Role of antibiotics in the management of hepatic encephalophathy

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13 Scopus citations


This article explores the rationale for use of antibiotics in the treatment of hepatic encephalopathy, discusses the role of antibiotics relative to other therapeutic approaches, and considers the reasons that limit the use of the antibiotics most commonly prescribed for the management of hepatic encephalopathy in the United States. Although the scientific rationale for the use of antibiotics in hepatic encephalopathy is well founded, the clinical evidence for their benefits is rather limited. There is no doubt that many antibiotics cause a decrease in intraluminal production of ammonia. However, the commonly prescribed antibiotics are also associated with a variety of adverse effects. None of the antibiotics typically used for hepatic encephalopathy is adequately tolerated in the target patient population. The clinical evidence to date does not support the first-line use of currently available antibiotics in the treatment of hepatic encephalopathy. To improve upon current antibiotic offerings for hepatic encephalopathy, an antibiotic should provide broad-spectrum coverage against both aerobic and anaerobic bacteria, effectively control neuropsychiatric signs and symptoms, and be extremely well tolerated in the target population. An antibiotic fulfilling these criteria would constitute an advance in therapy for hepatic encephalopathy.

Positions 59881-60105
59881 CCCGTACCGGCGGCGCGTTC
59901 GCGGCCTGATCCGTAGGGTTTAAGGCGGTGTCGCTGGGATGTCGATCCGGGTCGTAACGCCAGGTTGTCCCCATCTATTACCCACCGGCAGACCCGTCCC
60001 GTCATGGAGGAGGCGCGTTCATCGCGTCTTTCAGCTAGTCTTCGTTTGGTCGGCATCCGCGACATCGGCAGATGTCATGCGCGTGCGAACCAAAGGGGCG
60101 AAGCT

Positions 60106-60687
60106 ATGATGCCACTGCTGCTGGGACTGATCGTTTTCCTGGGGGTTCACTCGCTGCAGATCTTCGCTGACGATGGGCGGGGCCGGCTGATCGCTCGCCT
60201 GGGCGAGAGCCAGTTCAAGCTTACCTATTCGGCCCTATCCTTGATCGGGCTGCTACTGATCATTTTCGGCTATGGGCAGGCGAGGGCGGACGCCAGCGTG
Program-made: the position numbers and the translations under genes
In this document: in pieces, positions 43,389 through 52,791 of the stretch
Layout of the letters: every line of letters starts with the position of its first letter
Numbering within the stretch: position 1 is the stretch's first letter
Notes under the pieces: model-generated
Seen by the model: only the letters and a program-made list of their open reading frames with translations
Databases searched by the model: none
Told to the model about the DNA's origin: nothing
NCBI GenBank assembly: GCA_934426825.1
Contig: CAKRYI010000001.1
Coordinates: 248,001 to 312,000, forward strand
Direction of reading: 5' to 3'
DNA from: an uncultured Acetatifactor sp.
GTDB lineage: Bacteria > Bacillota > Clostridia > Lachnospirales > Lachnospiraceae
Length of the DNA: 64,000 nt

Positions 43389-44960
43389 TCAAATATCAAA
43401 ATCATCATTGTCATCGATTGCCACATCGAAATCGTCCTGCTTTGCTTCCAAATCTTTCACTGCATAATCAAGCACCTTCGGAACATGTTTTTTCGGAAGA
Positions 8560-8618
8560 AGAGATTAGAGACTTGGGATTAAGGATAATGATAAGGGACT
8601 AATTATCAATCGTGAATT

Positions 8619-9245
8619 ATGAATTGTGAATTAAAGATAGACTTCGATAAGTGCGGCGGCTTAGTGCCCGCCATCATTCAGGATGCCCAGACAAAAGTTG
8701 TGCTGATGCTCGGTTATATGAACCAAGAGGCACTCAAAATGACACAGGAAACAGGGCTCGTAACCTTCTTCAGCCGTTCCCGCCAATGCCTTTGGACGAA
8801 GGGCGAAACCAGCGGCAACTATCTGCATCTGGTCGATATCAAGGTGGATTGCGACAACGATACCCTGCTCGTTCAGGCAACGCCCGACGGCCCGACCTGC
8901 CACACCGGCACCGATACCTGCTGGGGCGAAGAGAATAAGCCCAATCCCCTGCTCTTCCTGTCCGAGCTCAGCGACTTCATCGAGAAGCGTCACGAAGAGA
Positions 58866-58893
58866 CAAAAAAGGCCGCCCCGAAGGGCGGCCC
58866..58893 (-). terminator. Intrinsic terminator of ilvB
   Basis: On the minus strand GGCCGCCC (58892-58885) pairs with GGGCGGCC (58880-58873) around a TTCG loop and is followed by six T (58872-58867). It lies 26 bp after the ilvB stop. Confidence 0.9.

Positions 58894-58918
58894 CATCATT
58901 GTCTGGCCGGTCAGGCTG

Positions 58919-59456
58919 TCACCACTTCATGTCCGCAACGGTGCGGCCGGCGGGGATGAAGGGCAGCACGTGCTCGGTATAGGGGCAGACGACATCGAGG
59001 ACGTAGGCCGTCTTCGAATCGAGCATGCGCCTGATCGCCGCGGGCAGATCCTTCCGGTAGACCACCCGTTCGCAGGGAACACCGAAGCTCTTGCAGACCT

Original languageEnglish (US)
Pages (from-to)S3-S9
JournalReviews in Gastroenterological Disorders
Issue numberSUPPL. 1
StatePublished - Jun 30 2005


  • Ammonia
  • Antibiotics
  • Gut bacteria
  • Hepatic encephalopathy
  • Lactulose
  • Neuropsychiatric signs

ASJC Scopus subject areas

  • Gastroenterology


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